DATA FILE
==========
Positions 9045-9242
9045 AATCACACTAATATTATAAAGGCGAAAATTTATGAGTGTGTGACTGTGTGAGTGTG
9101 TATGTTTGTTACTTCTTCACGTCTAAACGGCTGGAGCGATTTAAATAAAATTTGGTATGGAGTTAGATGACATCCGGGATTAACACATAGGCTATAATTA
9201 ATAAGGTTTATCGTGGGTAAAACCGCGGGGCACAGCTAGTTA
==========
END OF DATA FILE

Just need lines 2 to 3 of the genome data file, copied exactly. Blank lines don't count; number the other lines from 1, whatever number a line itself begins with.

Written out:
9045 AATCACACTAATATTATAAAGGCGAAAATTTATGAGTGTGTGACTGTGTGAGTGTG
9101 TATGTTTGTTACTTCTTCACGTCTAAACGGCTGGAGCGATTTAAATAAAATTTGGTATGGAGTTAGATGACATCCGGGATTAACACATAGGCTATAATTA